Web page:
(In the 1990s, while working for Moon Publications, I offered to assist another editor with Puerto Vallarta Handbook. There I encountered a sidebar that presented a seriously bollixed up version of director John Huston’s legendary presentation of gold-plated derringers to his film’s principals prior to shooting The Night of the Iguana. I happened to know a lot about this tale—Iguana, with Cat on a Hot Tin Roof and A Streetcar Named Desire, my favorite transformed-Tennessee Williams films—and in an excess of zeal I rewrote the sidebar . . . and then went completely out of control, adding about five pages of additional material. I thought the author would be pleased. Wrong. He huffily rejected my effort, and I stuck it in a drawer. Where it re-mained until I was up against a deadline for one of the shooting-star newspapers I worked for later in the decade; I dug out the Puerto Vallarta thing, entered it into the tubes, and thereby was done for the week.
(When that paper’s website went dark, together with the paper, I figured the piece was lost. Then today, looking for something completely different, I stumbled across it in this strange ghostly wormhole on the tubes. I don’t know how long it’s going to persist in that place, so I’m bringing it here.
(I am charmed by loose location stories like this one, because they remind me of the lubricious, bibulous mayhem I experienced while working with other young rebels in putting out fine and feisty “alternative” newspapers, back in the day. Of course, no one can live forever in such a manner—the Iguana people who went at it hardest (Gardner, Burton) were the first to leave their bodies. It’s not really necessary, I know now, to live like that at all. William Blake, for instance, managed to behave himself, and he did alright, art-wise. He was even visited by angels.)
Without John Huston’s 1963 film The Night of the Iguana there would not exist today the gringo tourist mecca of Puerto Vallarta. Before Huston & Co. arrived to transfer the prizewinning play of Tennessee Williams to the big screen, Puerto Vallarta was an unknown, “undiscovered” village just entering the age of electricity. As The Night of the Iguana became one of the most publicized film shoots in the history of the movies, the town was transformed from a sleepy backwater on the heat-plagued west coast of Mexico into one of the most attractive jetset destinations on the globe.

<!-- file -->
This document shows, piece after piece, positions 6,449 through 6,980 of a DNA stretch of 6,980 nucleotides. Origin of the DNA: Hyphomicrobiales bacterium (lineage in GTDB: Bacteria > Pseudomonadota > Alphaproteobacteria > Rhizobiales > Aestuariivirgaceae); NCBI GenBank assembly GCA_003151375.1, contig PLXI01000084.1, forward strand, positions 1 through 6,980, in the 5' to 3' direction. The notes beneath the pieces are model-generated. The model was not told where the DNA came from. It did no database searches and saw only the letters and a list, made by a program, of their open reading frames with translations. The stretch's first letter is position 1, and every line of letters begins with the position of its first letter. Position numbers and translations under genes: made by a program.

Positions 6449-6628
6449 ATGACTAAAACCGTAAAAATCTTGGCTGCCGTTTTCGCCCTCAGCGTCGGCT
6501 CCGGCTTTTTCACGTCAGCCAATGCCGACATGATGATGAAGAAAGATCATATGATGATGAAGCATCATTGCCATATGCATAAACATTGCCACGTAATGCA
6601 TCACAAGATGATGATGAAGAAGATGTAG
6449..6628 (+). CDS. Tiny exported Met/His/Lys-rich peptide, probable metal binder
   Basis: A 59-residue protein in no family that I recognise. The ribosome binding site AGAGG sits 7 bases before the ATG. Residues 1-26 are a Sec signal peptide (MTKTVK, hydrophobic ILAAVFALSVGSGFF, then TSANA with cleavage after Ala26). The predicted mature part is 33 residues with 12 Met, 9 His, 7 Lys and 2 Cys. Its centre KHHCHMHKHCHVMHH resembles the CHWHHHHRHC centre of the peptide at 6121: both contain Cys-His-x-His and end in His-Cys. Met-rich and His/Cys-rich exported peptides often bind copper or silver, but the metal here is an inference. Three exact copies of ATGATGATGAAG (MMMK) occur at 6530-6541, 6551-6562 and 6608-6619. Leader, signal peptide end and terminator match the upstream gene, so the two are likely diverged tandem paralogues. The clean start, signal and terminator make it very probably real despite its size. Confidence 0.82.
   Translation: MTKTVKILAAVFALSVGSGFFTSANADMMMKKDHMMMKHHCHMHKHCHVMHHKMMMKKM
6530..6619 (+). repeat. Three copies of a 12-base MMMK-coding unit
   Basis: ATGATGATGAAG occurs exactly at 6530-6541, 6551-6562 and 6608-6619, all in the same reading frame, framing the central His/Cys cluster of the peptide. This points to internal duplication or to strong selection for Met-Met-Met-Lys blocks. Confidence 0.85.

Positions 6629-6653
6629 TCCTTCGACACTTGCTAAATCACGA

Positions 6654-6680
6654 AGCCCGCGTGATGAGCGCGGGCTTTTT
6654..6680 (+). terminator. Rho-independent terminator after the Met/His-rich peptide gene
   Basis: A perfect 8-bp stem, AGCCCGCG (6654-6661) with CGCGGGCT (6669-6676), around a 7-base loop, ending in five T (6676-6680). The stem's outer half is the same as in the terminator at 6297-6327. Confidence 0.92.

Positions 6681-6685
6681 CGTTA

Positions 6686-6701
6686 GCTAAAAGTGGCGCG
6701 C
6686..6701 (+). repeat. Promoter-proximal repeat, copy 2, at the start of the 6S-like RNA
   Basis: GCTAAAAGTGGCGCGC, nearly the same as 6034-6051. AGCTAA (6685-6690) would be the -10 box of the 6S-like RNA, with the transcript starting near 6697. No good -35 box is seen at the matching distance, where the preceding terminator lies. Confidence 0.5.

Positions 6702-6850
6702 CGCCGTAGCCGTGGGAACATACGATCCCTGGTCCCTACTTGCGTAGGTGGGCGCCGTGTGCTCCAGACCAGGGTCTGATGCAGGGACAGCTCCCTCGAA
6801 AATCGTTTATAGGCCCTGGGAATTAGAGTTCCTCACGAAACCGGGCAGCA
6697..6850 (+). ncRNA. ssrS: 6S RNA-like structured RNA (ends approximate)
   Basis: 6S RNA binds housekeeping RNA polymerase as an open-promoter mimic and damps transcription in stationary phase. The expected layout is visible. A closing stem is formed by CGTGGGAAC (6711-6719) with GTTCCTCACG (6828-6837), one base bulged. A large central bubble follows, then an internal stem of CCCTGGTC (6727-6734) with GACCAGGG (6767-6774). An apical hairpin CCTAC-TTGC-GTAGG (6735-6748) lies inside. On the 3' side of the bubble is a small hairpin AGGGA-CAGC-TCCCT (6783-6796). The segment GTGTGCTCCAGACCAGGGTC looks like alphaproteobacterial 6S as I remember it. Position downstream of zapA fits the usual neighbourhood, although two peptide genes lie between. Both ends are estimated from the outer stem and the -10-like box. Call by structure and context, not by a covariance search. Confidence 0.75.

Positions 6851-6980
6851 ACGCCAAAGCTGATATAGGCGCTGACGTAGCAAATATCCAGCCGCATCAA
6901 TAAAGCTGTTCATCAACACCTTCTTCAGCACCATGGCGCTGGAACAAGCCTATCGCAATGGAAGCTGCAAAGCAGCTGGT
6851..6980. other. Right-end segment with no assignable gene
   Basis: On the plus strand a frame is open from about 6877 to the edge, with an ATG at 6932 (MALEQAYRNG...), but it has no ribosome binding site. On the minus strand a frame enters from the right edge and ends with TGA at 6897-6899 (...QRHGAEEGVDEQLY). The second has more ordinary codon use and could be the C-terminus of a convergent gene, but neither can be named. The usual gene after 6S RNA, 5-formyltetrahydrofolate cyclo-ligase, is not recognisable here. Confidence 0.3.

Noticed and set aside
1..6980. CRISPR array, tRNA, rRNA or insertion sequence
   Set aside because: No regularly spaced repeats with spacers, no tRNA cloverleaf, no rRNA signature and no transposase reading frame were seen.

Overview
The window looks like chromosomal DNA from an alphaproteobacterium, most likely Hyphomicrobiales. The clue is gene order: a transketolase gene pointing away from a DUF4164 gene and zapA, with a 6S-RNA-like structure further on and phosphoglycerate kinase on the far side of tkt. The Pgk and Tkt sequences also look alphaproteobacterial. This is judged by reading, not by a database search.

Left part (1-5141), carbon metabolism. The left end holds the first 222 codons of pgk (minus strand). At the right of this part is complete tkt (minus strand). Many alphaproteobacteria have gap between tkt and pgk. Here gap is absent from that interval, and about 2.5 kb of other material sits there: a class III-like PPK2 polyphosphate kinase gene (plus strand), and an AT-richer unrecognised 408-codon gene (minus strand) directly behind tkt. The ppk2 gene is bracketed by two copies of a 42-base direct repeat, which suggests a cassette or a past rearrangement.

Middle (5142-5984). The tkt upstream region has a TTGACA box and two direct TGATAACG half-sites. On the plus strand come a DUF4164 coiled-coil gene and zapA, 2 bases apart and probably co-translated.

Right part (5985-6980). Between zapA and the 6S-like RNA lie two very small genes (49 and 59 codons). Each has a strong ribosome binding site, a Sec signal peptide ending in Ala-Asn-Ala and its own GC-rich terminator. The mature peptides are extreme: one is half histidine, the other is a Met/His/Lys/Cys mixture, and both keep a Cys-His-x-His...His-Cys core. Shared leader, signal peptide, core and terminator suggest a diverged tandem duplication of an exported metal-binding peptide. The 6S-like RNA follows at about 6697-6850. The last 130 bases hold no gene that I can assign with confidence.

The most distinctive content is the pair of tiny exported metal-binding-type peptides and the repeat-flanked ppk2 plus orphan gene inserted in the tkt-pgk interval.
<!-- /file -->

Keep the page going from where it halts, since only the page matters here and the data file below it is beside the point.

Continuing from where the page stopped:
Ray Stark brought the Iguana property to Huston. The rookie producer had put but one film upon the screen when he acquired the rights to the play, believing it “would make a wonderful picture, especially in Mexico. John, of course, was the guru of Mexico. I just got him at a lucky time when he wanted to go back there.”
Huston had shot The Treasure of the Sierra Madre and The Unforgiven in Mexico and had planned to lens The Misfits there until overruled by that film’s writer/producer, Arthur Miller. Williams had specified Acapulco as the location of his play, but Huston scoffed at the notion of staging his film there. He sought a place more wild and forlorn, one that would reflect the torment of the work’s characters, par-ticularly protagonist T. Laurence Shannon. This defrocked clergyman, locked out of his church for fornicating with a young parishioner, finds himself adrift, awash in alcohol, reduced to escorting elderly churchwomen on fourth-rate bus tours through fifth-rate sites in Mexico and the southwest US. The Night of the Iguana is, in Huston’s words, the story “of a man, desperate and full of despair, at the end of his rope.”